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mauxi
04-09-2009, 04:02 PM
I saw my doctor and unfortunately the lumbar curve is 56* now. It has been growing about 2*/year over the past 5 years. He mentioned the percent correction in my case with surgery would be 40%-60%. I understand that curves can rarely be brought to total alignment. Since pain control is not the issue, the cosmetic result is important to me to consider surgery. Of course, stopping curve growth and preventing the risk of illness associated with scol when I am old is also important. I just can't imagine going through surgery with all it involves and note that the curve didn't improve much.
Any thoughts based on your experiences? What are the factors that affect correction achieved? I would appreciate any answers via PM as well.

Cheers,

Maria

nervous
04-09-2009, 05:36 PM
Maria,

I had surgery a little over 3 weeks ago. My thoracic curve was around 52 degrees and my right rib hump was prominent. I am 35 years old and this curve had become obvious only in the past year.

This said, this was one of the reasons I had surgery. Don't get me wrong, I had a lot of pain, daily, as well. However, the deformity was really bothering me as well! A large part of my job consists of speaking in front of many people. Therefore, I was becoming paranoid and insecure that people were noticing this.

My surgeon had told me that he wanted to help my curve at least 50 percent. I decided to have the surgery and I'm glad I did. The curve is now around 19 degrees and the hump is much less noticeable. I pray the pain that I've had the past year is gone; however, I am still on pain killers so there's no way to tell at this time.

I hope this helps!
Rachel

LindaRacine
04-09-2009, 11:20 PM
Hi Rachel...

I think cosmetic improvement is an important consideration. You might want to get another opinion, but beware of choosing a surgeon based on how much correction they say they can get. (It's actually possible to try for too much correction, which can cause damage.) More correction can usually be achieved by doing combined anterior and posterior procedures. The problem with that is that it's a lot of surgery, you end up with 2 big scars, and the anterior incision can cause other cosmetic problems.

Good luck.

Regards,
LInda

Cimbom
04-10-2009, 03:24 AM
I'm in the same boat as you Maria. My curve is currently 46 degrees and I'll be having surgery in two and a bit weeks. I don't have any significant pain but my surgeon recommended that I have surgery as he said it is almost certain to progress and I'll have a much better result if I do it now than if I wait till I'm a bit older. I'm 23 and my main motivation is also cosmetic, although obviously not having it progress further is quite important as well. My doctor estimated that I'll get down to 15 degrees or so but I think you'll find doctors are usually conservative in their estimates.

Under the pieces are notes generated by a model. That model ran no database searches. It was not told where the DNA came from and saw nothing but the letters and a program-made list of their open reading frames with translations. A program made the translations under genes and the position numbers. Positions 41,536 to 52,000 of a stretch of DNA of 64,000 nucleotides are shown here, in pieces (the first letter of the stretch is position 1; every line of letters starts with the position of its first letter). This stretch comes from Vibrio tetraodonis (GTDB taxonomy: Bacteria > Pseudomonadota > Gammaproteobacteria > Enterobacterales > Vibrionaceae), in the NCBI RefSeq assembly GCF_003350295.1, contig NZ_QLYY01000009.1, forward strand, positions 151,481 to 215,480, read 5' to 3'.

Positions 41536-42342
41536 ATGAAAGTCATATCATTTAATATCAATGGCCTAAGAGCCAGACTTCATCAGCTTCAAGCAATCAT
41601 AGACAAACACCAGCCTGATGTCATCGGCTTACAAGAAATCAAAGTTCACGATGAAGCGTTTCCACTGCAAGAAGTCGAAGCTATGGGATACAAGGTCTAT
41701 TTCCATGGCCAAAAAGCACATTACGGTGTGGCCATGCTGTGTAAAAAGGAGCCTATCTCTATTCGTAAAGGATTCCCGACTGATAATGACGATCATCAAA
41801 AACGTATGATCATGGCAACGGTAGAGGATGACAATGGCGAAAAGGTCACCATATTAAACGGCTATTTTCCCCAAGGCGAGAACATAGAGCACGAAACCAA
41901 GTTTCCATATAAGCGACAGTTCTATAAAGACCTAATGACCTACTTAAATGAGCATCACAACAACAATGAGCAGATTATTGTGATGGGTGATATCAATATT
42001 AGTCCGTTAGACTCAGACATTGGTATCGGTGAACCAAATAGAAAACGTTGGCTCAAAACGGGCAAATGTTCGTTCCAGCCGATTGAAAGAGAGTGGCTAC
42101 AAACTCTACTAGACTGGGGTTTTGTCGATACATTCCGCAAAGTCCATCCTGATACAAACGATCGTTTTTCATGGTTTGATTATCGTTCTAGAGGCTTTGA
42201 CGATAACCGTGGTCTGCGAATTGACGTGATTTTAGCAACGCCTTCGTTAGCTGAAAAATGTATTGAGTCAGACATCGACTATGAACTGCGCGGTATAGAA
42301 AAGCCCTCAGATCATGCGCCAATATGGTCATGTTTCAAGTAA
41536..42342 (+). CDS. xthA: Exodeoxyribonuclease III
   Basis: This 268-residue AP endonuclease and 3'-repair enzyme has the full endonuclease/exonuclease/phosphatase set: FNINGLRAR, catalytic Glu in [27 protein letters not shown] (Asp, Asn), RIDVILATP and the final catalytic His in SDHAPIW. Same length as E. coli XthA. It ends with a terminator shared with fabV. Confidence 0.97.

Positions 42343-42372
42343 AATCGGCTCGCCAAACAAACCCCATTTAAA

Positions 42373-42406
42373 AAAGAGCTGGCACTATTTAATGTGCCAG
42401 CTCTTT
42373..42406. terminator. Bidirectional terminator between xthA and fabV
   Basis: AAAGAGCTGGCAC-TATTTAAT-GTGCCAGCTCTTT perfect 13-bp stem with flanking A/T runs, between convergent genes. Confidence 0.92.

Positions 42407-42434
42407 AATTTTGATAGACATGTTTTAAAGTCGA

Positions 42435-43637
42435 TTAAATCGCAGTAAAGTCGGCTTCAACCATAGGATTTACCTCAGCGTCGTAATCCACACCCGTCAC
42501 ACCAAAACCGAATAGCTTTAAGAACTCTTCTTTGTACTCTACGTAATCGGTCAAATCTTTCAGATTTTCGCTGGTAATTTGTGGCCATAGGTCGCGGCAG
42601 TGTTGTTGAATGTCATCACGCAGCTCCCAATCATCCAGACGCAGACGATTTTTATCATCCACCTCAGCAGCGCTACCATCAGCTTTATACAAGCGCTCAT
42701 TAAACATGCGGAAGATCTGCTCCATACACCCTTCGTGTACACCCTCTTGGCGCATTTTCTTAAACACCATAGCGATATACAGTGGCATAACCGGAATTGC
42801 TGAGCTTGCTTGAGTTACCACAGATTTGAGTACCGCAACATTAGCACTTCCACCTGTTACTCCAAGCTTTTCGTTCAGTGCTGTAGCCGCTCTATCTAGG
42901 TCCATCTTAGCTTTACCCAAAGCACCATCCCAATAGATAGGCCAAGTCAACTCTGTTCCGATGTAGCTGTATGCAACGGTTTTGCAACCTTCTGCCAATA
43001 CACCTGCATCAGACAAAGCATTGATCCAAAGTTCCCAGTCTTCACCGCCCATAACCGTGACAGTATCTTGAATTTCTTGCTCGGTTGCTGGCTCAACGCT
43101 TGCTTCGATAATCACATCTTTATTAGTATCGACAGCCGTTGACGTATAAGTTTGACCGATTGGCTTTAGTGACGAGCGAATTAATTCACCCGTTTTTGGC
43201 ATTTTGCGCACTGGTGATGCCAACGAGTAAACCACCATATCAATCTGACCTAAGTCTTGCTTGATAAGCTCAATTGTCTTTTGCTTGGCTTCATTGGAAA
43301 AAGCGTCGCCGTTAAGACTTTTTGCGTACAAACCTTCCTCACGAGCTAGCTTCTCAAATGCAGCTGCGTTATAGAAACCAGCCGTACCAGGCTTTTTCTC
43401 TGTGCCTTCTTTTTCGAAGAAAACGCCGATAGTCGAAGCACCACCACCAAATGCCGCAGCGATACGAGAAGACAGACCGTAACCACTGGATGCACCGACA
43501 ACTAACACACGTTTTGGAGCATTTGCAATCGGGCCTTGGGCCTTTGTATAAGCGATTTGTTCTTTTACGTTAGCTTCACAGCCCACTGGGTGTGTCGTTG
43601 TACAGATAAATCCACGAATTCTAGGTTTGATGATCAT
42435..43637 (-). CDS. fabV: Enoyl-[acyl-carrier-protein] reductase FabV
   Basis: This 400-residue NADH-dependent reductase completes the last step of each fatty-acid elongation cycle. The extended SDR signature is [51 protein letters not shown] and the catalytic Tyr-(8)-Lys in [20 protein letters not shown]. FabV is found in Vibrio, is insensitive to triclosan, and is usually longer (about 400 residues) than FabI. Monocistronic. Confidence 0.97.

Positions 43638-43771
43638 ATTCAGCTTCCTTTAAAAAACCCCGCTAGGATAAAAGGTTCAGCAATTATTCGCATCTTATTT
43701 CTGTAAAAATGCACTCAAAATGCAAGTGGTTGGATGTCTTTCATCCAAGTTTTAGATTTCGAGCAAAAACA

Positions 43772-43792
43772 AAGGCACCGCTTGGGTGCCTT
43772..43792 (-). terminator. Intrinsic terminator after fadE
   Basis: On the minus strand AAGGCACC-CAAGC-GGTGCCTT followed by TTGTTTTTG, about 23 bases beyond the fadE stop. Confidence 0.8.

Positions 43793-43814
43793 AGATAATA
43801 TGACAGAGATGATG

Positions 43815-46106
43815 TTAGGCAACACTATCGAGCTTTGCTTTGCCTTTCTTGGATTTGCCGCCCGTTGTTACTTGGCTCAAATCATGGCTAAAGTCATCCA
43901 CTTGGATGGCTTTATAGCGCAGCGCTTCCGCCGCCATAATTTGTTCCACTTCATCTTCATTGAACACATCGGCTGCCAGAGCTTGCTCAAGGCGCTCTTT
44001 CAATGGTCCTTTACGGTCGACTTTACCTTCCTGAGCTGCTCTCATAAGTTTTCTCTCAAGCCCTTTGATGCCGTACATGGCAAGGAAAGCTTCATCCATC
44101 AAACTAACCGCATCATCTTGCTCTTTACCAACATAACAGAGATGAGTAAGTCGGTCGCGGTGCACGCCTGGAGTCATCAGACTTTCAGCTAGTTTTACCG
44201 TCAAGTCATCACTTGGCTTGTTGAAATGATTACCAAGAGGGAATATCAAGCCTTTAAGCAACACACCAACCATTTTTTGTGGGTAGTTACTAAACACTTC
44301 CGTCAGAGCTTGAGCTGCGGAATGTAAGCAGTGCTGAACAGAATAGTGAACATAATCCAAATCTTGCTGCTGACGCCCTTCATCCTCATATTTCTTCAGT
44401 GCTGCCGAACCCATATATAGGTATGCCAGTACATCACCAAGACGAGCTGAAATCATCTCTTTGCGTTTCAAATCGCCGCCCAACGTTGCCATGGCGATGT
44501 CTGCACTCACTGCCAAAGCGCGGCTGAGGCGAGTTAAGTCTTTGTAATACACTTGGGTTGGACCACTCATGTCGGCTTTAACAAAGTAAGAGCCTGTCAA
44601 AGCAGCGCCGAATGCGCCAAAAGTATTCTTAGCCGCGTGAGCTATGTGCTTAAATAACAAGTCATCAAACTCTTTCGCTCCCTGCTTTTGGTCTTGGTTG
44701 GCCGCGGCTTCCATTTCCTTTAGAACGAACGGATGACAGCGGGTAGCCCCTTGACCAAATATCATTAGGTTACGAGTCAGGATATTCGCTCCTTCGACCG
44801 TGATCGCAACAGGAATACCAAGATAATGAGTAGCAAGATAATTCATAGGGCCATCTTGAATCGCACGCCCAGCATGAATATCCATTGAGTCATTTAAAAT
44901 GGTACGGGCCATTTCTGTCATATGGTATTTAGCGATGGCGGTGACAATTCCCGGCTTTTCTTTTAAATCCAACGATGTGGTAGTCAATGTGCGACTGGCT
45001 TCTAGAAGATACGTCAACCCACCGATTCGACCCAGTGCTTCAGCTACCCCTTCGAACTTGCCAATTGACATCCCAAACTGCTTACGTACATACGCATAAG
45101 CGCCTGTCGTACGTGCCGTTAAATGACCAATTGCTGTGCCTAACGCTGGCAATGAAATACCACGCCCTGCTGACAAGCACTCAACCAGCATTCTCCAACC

Linda, as I'll be having an anterior approach surgery, I was just wondering what are the cosmetic problems you mention with this type of surgery? Is it just that the scar is somewhat harder to hide? Thanks :)

mauxi
04-10-2009, 10:00 AM
Hi Linda,

I am also interested in the significant anterior scar question you mentioned. My doctor actually said he'd go with an A/P approach. I have seen the scars on posterior surgery and honestly I am not as afraid of those as I am afraid of my increasing back deformity. Do you know where we can see pics of anterior scars? How bad is it? I wonder whether it is worse than a C Section.
I'll get a second and perhaps a 3rd opinion on the correction level estimate, taking into account the damage issue as well. Thanks for the warning, I actually had read something about it but is good to know about potential danger.

Thanks!

asccbodypro
04-11-2009, 07:38 AM
Maria,

Good luck in your decision making process. It isn't easy to take that final step and say yes. I think we can all understand that. I will say this though... If you are progressing don't wait to get a plan into action. I am a firm believer that one's body heals better when it has not been in pain for years. I have spent the past 5 years in constant pain. Four of those years not realizing it was my scoliosis progressing. Do not loose your quality of life, it just is not worth it trust me :O)